For the first time since I joined the Hail Varsity team, I’m sitting at home this weekend as a new NCAA volleyball champion is crowned.
I’ve been spoiled. I got a chance to cover a Final Four team in each of my first four seasons covering the Huskers. Sitting there after Nebraska’s loss to Wisconsin in the regional final, I had a hard time reconciling with the fact that Nebraska’s season was already over.
Even this week, it was strange not having to prepare for a trip to Pittsburgh. It doesn’t feel right that the Huskers were sitting at home on Thursday night.
But then I remembered that, according to seeding and rankings and everything else, Nebraska made it as far as it was supposed to. As good as Nebraska was this year, Wisconsin is just a little bit better. The fourth-seeded Badgers took down top-seeded Baylor, handing the Bears just their second loss of the season.
On the other side of the bracket, third-seeded Stanford made short work of No. 7 Minnesota. That means two of the three teams that beat the Huskers this season will battle it out for the title on Saturday.
Nebraska went 28-5 overall this season and 17-3 in Big Ten play, finishing in a tie for second, just one match off the Badgers. The Huskers beat nine NCAA Tournament teams during the regular season and then advanced to the Elite Eight. The Huskers didn’t get the revenge they were hoping for against Stanford or Wisconsin, but they still had one heck of a season.
Especially when you consider the circumstances.
Shortly after Nebraska’s final loss to Wisconsin, a reporter asked sophomore setter Nicklin Hames to offer her thoughts on the 2019 season. She had to fight back tears as she gave her answer.
“Really successful,” Hames said, choking up. “Sorry. I just think about everything that this team went through this year and just how strong we became and the adversity that we went through and I’m just so proud that I get to play next to them every day. Just to see how we bonded and we grew together, it was really special. It coming to an end is sad but it’s been amazing to play on this team.”
On Oct. 23, Nebraska announced that sophomore outside hitter Capri Davis was taking an indefinite leave of absence from the team (she announced her decision to transfer to Texas earlier this week). Then, four days later, graduate manager Dane Leclair passed away. The Huskers dedicated the rest of the season to him and wore his name on their backs during warmups.
“Dane was always so fun-loving and he just brought so much to this team,” Hames said. “Before we went into every match we just talked about how we wanted to go out there and we wanted to play with the joy that Dane had and I think we did a great job of doing that. It was always an inspiration for us every time we went out there. He was just such a big part of this and I think we honored him in the way we played and the way we acted with each other.
“If he was here, he would be very proud of us.”
If you ask John Cook, they had a little too much fun this season. But that’s the personality of this group and for the most part it seems like Cook found the happy medium between letting them have their fun and holding them to a strict standard in practice.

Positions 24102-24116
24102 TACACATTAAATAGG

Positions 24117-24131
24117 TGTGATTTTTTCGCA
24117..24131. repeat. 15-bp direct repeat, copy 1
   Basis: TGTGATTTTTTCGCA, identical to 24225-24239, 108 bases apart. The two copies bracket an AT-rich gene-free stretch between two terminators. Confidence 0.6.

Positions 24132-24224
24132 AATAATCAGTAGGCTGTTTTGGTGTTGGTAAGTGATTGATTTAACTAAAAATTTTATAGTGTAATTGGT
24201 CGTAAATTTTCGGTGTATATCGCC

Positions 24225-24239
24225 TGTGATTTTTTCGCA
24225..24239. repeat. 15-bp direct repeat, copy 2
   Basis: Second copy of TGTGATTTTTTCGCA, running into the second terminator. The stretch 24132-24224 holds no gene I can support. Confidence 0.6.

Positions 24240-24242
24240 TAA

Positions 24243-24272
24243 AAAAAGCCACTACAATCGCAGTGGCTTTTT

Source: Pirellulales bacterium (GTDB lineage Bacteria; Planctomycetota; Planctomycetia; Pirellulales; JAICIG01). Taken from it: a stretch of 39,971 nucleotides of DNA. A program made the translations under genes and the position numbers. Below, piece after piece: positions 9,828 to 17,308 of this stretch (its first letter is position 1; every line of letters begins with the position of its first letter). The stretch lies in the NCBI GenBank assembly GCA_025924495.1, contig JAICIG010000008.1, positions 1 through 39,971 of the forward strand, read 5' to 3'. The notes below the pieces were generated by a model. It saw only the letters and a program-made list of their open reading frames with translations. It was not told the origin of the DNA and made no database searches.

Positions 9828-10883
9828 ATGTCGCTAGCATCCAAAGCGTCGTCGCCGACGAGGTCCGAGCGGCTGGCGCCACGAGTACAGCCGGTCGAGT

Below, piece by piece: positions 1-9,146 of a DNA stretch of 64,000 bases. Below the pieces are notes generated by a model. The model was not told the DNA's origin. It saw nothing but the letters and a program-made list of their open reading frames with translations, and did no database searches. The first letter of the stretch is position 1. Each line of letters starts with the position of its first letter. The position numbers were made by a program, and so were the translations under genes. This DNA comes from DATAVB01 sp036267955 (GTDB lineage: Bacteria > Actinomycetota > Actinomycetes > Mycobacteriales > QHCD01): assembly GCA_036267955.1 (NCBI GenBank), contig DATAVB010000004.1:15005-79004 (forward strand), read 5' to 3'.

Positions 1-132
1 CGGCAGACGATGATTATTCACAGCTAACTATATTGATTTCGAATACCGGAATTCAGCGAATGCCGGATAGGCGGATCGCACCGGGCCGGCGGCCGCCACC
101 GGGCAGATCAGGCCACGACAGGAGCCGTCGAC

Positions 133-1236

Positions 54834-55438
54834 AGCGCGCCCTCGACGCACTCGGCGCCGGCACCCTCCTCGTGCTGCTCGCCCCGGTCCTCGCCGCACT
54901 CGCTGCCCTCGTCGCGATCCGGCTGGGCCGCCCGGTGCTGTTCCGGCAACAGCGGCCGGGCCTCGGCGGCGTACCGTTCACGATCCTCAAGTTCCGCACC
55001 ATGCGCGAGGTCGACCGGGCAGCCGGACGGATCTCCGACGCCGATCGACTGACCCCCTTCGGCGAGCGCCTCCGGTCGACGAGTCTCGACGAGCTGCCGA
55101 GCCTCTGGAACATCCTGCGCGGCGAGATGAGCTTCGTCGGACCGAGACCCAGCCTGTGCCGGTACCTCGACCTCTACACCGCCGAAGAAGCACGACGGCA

Lauren Stivrins embraced her leadership role and continued to be a force at the net. Lexi Sun grew into an All-American and Jazz Sweet was right there with her in terms of making a big leap in efficiency and consistency. Hames overcame somewhat of a slow start in the nonconference to lead the Huskers to the second-best hitting percentage in Big Ten play. Callie Schwarzenbach gutted through the second part of the season with a broken thumb and will now have time to get healthy. Madi Kubik and Kenzie Knuckles learned what it's like to play in the Big Ten and in the NCAA Tournament, and they both progressed steadily throughout the season.
This season is over, but there’s still another chapter for this team to write in its own story in Lincoln. Outside of Davis, everyone is set to return next season.
“If you look at our team as a group, we’re getting better in these matches and growing from it,” Cook said after the Wisconsin match. “This whole group returns. I put a football field up on the white board and said ‘OK, now we’re at the 50-yard line, and here we go. We’ve got another year and the goal is to get to Omaha.’ I just think we’ll learn from this.”
Stivrins, Sun, Sweet and Hayley Densberger will all have one last run. Hames, Schwarzenbach, Megan Miller and Anezka Szabo will all be upperclassmen. Kubik, Knuckles and Riley Zuhn all have a full season under their belts now. Finally, Nebraska adds a freshman class headlined by a top-25 recruit and Under Armour All-American in Superior middle blocker Kalynn Meyer.
Stanford, on the other hand, loses most of its starting lineup to graduation. The Badgers will lose two starters and an important reserve. The Golden Gophers lose three starters. Baylor will lose two starters and two important reserves.
Unlike the teams that did make it to the Final Four, Nebraska won’t have to rebuild or reload in 2020. Instead, the Huskers will get the chance to run it back with a squad that won 28 matches and finished second in the toughest conference in the country.
There’s a lot to celebrate from the 2019 season even if the Huskers didn’t make it to their fifth straight Final Four.
Jacob Padilla has been writing for Hail Varsity since 2015. He covers football, volleyball men’s basketball and prep sports. He also co-hosts the Nebraska Preps Postgame and Nebraska Shootaround podcasts for the Hurrdat Media and Hail Varsity podcast networks. His love of basketball can best be described as an obsession and if you need to find him, he’s probably in a gym somewhere watching, coaching or playing hoops.